It’s around 1983, maybe 1984, and my goodness, my arms ache. I have been practicing my very first starring role (pun intended) as The Star in my playschool nativity.
A lady came to our house and measured me for my costume (I think it’s a sort of white jumpsuit with tinsel on and a big foil star on my chest and one on the back, and perhaps tinsel in my hair – that bit I can’t remember) and I have to walk, with my arms stretched up and out to the sides, around the hall, into the back corridor to come back into the hall at the other end as if by magic, with the Three Wise Men following me, Yonder Star. Then I’ll climb up onto a chair – a big, adult chair too, not an infant one – behind the tableau of Mary and Joseph and the doll in the crib, and I can relax my arms. We sing Twinkle Twinkle and Away in a Manger because they’re the songs we’ve been practising in playgroup in the weeks leading up to the big performance.
While I’m standing on the chair, the adults, who have been given song sheets when they took their seats, have a few carols of their own to sing. One of these I love – I later found out that it’s called Calypso Carol and something about it appeals to me so much, I am desperate to sing along to it. I can catch the melody pretty well, I’m a fairly musical child, but I have no idea what the words are. I don’t have a song sheet and even if I did, it wouldn’t be much good to me because I’m three or four years old and I can only read a few words – my beloved Peter and Jane Ladybird flash cards don’t help much with words like “draughty stable” and “prince of glory”.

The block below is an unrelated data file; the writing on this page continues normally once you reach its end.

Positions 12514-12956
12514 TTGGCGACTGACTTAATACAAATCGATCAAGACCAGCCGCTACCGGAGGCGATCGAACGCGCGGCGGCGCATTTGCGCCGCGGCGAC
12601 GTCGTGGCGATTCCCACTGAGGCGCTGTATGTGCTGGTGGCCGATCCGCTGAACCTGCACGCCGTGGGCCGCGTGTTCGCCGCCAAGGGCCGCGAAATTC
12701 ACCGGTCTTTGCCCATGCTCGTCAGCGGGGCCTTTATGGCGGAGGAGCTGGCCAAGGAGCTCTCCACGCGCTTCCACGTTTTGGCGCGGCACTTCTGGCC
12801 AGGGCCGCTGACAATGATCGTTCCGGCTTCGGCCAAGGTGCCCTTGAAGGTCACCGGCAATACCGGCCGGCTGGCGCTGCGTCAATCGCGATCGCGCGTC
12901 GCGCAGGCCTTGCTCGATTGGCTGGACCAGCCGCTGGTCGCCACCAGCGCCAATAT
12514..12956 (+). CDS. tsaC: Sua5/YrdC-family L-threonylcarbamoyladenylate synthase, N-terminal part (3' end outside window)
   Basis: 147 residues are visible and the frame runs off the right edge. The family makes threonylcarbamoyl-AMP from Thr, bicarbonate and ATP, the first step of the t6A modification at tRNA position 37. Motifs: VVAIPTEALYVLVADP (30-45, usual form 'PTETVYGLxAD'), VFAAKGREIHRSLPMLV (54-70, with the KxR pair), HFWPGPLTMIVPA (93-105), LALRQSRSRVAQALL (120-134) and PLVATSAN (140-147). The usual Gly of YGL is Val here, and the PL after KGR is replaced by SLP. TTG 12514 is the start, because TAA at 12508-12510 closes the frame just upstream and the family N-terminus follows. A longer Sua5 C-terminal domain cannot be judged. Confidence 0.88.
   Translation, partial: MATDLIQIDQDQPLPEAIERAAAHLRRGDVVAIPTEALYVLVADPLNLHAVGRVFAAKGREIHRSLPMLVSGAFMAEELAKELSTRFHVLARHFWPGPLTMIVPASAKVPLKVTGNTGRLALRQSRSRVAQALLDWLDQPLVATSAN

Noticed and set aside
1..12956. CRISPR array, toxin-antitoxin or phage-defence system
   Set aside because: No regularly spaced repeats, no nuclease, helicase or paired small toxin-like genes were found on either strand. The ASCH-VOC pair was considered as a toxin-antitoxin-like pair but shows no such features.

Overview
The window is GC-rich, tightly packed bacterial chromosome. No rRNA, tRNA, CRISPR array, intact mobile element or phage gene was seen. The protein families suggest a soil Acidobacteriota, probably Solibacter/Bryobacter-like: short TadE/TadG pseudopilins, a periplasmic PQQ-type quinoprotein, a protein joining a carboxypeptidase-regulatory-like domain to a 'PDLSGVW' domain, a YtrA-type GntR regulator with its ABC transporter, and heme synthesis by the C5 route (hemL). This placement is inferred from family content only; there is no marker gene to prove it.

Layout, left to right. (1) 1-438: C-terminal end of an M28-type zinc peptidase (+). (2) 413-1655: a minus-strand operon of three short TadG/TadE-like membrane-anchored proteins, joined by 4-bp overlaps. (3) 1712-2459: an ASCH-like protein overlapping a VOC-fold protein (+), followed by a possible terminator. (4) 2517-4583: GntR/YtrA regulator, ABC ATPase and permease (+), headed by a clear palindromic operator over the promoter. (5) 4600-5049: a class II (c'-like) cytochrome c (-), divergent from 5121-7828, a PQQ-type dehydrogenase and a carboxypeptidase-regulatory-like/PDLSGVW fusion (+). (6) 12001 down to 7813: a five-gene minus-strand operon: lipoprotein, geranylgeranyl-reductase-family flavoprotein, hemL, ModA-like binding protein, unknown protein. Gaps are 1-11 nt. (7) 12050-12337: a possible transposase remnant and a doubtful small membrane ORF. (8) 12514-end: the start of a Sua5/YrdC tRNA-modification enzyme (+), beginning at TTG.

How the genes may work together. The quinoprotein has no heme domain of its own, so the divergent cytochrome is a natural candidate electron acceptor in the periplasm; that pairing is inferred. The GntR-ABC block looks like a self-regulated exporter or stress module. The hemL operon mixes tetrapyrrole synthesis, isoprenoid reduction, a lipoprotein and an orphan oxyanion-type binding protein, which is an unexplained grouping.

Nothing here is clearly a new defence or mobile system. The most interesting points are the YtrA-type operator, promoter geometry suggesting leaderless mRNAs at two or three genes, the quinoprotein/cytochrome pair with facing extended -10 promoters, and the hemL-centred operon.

I can feel that frustration right now, as if it was yesterday, not thirty-six years ago. The well-meaning and I’m sure very kind lady playing the piano next to the chair I’m standing on says “Don’t worry, Rebecca, this one’s just for the grown-ups. You can just listen.” I don’t want to listen, I want to join with one of the most happy Christmas carols I’ve ever heard but the words are just out of reach. My greatest triumph, being The Star, has turned into a disappointment that I still feel nearly forty years later.
I think I can—at a stretch—credit this frustration with the obsessive collecting of song lyrics that I mentioned in an earlier post. I feel excluded from something special when I can’t join in with a song I like. I no longer spend hours typing out lyrics on the computer but I have a ridiculously extensive bank of musical lyrics in my head as a result. I wonder how much useful knowledge has been crowded out over the years by all that lyrical real estate.
I never quite did get Calyspo Carol fully memorised, though; maybe that one is destined to always remain a mystery to me, just out of reach of my outstretched fingertips.